In the Hindu epic Ramayana, Nila is a vanara chieftain in the army of Rama, the prince of Ayodhya and avatar of the god Vishnu. He is the commander-in-chief of the monkey army under the monkey king Sugriva and is described as leading the army in Rama’s battle against the rakshasa king Ravana of Lanka (identified with modern-day Sri Lanka) and as killing many rakshasas.
Though the Ramayana credits Nala as the sole builder of the Rama Setu, a bridge across the ocean between Rameswaram (India) and Lanka, enabling forces of Rama to pass over to Lanka, other adaptations of the epic attribute the bridge’s construction to both Nala and Nila.
In the Ramayana, Nila is described as the son of Agni, the fire-god, and as the “foremost among the monkeys in effulgence, reputation and prowess”. An important part of the epic describes the role played by the monkey army in the rescue of Sita, the wife of Rama who is kidnapped by Ravana, the rakshasa king of Lanka. The many stories forming the epic are retold in various adaptations.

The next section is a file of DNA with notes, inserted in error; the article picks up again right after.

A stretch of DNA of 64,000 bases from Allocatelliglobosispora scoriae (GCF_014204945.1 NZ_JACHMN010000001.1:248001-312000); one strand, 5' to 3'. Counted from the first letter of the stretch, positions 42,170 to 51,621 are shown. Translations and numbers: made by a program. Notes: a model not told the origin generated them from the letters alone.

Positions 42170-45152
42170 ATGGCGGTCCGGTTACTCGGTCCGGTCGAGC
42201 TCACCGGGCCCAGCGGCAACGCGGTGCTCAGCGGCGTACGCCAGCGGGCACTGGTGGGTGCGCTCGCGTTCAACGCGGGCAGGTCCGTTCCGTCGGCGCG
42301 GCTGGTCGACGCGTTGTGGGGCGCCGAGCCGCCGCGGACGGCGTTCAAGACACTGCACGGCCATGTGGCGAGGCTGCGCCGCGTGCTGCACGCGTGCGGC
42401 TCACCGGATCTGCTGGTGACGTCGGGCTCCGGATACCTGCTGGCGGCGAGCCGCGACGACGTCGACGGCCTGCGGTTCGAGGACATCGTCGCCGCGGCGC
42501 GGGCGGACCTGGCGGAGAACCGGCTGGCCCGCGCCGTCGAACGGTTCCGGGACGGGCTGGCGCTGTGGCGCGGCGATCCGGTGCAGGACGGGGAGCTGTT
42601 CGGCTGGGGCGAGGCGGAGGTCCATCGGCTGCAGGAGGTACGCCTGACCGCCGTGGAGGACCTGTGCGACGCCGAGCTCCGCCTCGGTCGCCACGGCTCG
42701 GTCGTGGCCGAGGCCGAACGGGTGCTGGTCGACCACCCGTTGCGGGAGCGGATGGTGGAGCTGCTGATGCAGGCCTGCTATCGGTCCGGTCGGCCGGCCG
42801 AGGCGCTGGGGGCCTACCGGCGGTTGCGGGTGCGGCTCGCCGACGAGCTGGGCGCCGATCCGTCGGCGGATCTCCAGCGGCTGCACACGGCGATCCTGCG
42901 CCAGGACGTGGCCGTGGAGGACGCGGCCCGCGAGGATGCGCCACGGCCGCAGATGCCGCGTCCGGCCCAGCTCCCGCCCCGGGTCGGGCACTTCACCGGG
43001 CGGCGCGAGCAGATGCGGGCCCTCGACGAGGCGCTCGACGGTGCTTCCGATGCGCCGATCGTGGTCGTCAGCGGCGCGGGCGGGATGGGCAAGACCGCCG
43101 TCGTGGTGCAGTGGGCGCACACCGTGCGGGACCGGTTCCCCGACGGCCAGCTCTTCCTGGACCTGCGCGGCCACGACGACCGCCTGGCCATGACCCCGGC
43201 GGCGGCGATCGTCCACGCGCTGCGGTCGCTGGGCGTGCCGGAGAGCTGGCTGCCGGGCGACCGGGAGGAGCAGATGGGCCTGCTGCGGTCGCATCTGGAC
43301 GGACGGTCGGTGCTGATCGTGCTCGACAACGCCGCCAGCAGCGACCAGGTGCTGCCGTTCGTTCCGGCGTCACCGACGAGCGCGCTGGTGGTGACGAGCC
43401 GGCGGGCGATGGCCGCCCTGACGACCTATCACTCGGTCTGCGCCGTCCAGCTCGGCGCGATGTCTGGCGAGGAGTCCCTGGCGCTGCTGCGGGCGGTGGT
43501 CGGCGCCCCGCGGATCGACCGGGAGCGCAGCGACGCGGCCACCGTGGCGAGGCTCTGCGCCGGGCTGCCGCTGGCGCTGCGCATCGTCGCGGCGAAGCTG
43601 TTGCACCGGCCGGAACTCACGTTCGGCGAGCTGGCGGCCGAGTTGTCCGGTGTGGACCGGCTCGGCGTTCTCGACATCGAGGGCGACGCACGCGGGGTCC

According to Ramayana, Nila is a vanara army chief and the attendant of Lord Rama and helped a lot towards searching Mata Sita. He worked under the monkey king Sugriva. He was considered as an incarnation of the fire god Sri Agni Dev. He helped in building the bridge Rama Setu, a bridge across the ocean between Rameswaram and Lanka, in order to make the armies of Rama to reach Lanka.
He is a very powerful person among the money warriors and contains good knowledge, wisdom and capable of handling deadly weapons during the battle field.
Sugriva orders Nila to make him to gather the monkeys in one place, so that they can be sent to locate Sita. He also mentioned in Mahabharata.
Let us worship the great money general and be blessed.
“OM SRI NILAYA NAMAHA”
“JAI SRI RAM”